Globe artichoke

Cynara scolymus


Globe artichokes have been used as food and medicine for centuries. Not only is their flavour delicious, but this artichoke (which should not be confused with the Jerusalem artichoke) has been used to treat ailments ranging from snakebite to anaemia, arthritis and kidney complaints. In Brazil, it is recorded, preparations made from the leaves have long been used to treat high cholesterol and hypertension. Modern natural practitioners support this theory and also prescribe globe artichoke to protect liver function and improve appetite and digestion.

Parts used

The fresh or dried leaves and the buds are used in herbal remedies.


Extracts of globe artichoke leaves contain various phenolic acids, which act as anti-oxidants; sesquiterpene lactones such as cynaropicrin, which also has an anti-oxidant effect; and flavonoids such as rutin and luteolin. Globe artichoke also contains cynarin, which improves the lining of the arterial walls and is thought to lower levels of triglycerides and cholesterol in the blood. Vitamins A, all the Bs and C, minerals such as iron and magnesium, and insulin, which helps control blood sugar, are present.

Medicinal uses

Artichoke is used to stimulate the flow of bile from the liver, which is thought to help reduce high cholesterol, prevent gallstones and treat digestive disorders such as irritable bowel syndrome, bloating and flatulence.

Artichoke is prescribed to:

  • Treat high blood cholesterol.
  • Increase the production of bile, thereby improving liver function and helping to remove toxins from the body.
  • Help treat gallbladder ailments.
  • May improve digestive complaints such as irritable bowel syndrome, bloating, indigestion and flatulence.
  • May boost immune function.
  • May help control blood sugar.


Talk to your medical practitioner before taking any herbal supplements.
Avoid globe artichoke if you are pregnant or breastfeeding as it contains a compound that curdles milk. Do not take if you have a blocked bile duct or are allergic to members of the daisy and marigold family. Always consult your healthcare practitioner before taking natural remedies.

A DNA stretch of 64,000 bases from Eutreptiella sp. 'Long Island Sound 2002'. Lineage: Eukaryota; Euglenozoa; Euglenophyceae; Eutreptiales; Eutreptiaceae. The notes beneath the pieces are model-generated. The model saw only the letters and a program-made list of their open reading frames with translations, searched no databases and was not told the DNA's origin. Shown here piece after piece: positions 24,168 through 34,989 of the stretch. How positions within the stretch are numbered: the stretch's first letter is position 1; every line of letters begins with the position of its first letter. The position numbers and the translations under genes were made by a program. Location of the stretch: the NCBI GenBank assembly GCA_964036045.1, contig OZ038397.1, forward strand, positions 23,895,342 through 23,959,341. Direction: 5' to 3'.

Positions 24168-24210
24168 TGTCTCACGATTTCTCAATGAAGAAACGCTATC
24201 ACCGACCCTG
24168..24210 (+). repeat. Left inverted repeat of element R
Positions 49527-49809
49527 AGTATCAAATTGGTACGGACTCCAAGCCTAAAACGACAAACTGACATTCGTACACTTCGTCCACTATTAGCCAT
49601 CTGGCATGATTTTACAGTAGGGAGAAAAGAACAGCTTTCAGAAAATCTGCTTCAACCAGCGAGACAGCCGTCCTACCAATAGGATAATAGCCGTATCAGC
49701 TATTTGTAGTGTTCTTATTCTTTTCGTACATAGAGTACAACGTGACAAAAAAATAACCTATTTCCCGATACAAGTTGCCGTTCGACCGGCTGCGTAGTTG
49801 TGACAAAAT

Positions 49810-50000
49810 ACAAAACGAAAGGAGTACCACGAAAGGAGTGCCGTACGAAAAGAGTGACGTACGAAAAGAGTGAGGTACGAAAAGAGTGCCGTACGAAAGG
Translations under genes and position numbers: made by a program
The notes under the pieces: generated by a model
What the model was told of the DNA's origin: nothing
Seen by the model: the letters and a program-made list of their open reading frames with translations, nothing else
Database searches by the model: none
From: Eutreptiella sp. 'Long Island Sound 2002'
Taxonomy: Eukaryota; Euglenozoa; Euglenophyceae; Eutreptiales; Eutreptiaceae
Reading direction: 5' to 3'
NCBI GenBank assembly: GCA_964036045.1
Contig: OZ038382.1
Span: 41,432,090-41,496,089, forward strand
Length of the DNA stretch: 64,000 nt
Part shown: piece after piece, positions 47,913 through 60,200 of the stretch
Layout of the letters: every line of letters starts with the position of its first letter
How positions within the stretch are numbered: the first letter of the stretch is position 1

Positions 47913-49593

Flora Force Products containing Globe artichoke (Cynara scolymus)

How to cook globe artichoke

Domestic & culinary uses

Artichokes are delicious steamed, pickled, and in soups or dips. They’re tricky to prepare though, so follow these tips on the BBC Good Food website. Remember too, that dipping artichokes too liberally in melted butter may undo the benefits the vegetable has on cholesterol!


Indigenous to the Mediterranean world, artichokes are said to grow best in Italy, where they are a common sight. Plant a row of artichoke seeds in your garden in rich, loamy soil in a warm, sunny spot. The pretty purple flowers appear in spring and summer. Harvest the unopened flower buds, leaving a few to mature to be planted the following year.

Acknowledgements & credits

Compiled for Flora Force by Judy Beyer


  1. Roberts, M. 100 Edible and Healing Flowers. 2014. Struik Nature, Cape Town, South Africa.
  2. Van Wyk, B-E. and Wink, M. Medicinal Plants of the World. 2004. Briza Books, Pretoria, South Africa.


  1. Globe artichoke photo (“Artichaut2“) by Licensed under CC BY-SA 3.0via Wikimedia Commons.
  2. Globe artichoke recipe photo courtesy of courtesy of BBC goodfood /
Information in our herb library is intended only as a general reference for further exploration. It is not a replacement for professional health advice and does not provide complete dosage information, format recommendations, toxicity levels, or possible interactions with prescription medicines. Accordingly, this information should only be used under the direct supervision of a suitably qualified health practitioner such as a registered homeopath, naturopath or phytotherapist.